Dame Helen Mirren: Acting should be affordable
- 28 February 2014
- From the section Entertainment
Dame Helen Mirren says she fears only young people with rich parents will be able to afford to consider careers in acting in the future.
"I could only become an actress because of the existence of the National Youth Theatre (NYT)," added Mirren.
A year of tuition at a private acting school can cost upwards of £9,000.
"I mean talent and ability, of course you can find it in a posh person but you can find it in the least posh person too," she said.
The NYT is a charity that offers free training to young people hoping to make a career of acting or working behind the scenes in the theatre.
Each year it holds open auditions for 14 to 24-year-olds.
Successful candidates could then be enrolled on the charity's free eight month intense training programme.
Benidorm star Sheridan Smith also got her start through a charitable group, the National Youth Music Theatre.
"There is so much talent all over the UK and they are not getting the opportunities to come and act," Smith said.
The 32-year-old actress has appeared in Benidorm, Two Pints of Lager and a Packet of Crisps and ITV drama Mrs Biggs.
"There is no way I could have afforded the drama school fees. I moved to London when I was 16," explained the actress.
On Sunday night (2 March) 12 Years A Slave star Chiwetel Ejiofor could leave the Oscars with the best actor prize.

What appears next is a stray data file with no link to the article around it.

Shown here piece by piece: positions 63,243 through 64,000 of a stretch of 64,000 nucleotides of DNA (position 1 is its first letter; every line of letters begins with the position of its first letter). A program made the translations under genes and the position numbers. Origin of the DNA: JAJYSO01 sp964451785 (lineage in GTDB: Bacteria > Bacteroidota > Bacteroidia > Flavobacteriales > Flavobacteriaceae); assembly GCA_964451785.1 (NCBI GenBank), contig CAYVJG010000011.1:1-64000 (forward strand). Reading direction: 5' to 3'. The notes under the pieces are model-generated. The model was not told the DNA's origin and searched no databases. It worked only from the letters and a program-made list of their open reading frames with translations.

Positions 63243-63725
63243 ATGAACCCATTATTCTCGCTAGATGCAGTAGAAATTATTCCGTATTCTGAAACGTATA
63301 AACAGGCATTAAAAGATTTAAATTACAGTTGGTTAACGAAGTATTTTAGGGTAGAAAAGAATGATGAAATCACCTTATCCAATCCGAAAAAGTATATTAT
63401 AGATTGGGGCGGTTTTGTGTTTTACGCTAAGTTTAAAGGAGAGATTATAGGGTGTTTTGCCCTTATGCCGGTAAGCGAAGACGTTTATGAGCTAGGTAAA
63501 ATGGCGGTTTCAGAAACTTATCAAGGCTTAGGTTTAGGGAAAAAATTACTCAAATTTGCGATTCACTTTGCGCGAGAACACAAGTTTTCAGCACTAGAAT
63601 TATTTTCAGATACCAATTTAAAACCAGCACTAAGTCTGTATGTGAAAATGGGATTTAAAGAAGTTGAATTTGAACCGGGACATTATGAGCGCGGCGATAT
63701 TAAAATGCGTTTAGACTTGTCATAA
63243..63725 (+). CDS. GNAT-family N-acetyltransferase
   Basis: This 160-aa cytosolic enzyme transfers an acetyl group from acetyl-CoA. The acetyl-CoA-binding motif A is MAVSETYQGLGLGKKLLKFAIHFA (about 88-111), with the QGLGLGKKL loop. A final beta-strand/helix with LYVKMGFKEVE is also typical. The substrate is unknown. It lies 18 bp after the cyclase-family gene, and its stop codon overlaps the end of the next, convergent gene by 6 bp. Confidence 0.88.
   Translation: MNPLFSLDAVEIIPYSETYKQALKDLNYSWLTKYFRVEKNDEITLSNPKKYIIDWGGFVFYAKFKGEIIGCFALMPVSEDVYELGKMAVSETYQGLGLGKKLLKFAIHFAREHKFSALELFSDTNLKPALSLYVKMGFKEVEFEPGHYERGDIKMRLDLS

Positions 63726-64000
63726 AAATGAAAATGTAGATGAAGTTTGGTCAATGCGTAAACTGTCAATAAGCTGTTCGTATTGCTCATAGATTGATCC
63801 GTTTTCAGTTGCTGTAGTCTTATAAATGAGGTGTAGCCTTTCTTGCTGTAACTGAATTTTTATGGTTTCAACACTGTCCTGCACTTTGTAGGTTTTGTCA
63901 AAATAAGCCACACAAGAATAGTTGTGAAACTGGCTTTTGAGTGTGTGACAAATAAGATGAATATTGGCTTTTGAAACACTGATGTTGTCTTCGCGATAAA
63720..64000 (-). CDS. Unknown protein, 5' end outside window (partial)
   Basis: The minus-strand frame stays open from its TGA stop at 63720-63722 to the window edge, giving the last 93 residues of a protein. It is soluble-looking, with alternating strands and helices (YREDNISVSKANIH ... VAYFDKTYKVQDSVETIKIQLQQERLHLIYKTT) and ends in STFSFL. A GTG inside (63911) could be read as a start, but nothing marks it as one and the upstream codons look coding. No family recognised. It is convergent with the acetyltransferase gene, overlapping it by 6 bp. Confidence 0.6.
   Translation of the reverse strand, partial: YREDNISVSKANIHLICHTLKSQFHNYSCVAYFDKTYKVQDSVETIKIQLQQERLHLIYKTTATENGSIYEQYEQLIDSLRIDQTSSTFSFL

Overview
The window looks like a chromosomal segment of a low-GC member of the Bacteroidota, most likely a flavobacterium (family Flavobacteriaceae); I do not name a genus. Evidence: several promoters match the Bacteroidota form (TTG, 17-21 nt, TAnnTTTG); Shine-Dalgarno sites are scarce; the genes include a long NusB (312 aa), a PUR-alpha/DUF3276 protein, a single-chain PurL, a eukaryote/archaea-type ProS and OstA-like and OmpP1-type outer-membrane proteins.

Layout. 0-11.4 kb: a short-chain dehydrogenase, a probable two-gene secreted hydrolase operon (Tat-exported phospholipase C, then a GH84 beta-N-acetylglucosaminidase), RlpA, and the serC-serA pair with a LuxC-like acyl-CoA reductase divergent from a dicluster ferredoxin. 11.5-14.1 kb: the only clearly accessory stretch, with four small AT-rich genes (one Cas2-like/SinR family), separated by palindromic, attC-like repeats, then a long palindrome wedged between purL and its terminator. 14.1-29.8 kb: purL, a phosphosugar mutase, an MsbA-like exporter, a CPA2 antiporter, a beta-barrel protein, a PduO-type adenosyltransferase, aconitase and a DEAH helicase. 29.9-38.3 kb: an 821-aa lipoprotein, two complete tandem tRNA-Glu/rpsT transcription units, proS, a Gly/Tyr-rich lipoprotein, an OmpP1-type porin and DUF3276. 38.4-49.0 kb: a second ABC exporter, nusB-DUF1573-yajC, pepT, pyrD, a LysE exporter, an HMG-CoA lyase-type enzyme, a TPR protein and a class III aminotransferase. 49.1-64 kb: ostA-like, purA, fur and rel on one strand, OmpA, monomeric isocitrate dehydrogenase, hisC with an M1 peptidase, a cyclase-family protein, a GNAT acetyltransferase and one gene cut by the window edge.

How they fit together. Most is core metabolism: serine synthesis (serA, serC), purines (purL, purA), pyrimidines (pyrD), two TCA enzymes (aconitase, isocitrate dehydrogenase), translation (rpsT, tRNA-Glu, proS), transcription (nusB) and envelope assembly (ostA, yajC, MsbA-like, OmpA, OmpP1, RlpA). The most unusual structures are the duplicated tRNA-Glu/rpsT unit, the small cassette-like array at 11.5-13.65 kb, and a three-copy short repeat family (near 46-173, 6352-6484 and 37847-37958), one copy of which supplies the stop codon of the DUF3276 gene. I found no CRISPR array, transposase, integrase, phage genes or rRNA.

But there are fears future acting talent like his could be missed.
Ejiofor received his big break at 18 when he starred in a NYT production of Othello and was spotted by an acting scout working for Steven Spielberg.
The British Film Institute calculates that the UK film industry is worth more than £4bn pounds a year to the economy.
Zainab Hasan, 22, is hoping to follow in Dame Helen Mirren's footsteps.
"My dream job? Maybe as Lady Macbeth opposite Ryan Gosling because he's a bit of hotty totty."
Zainab has just graduated from from the National Youth Theatre's REP scheme, a free eight month intense training programme.
She's now auditioning for jobs after being signed to an agency.
"I don't have the financial backing to have been able to afford drama school," Zainab told us.
Before auditioning for a place at NYT Zainab applied to study drama at university but couldn't afford it.
"I think supporting young people, regardless of what they want to get into, is important.
"Not doing so is what creates a vicious circle. They then end up doing a job they don't want to do or not work at all and being stuck in a rut."
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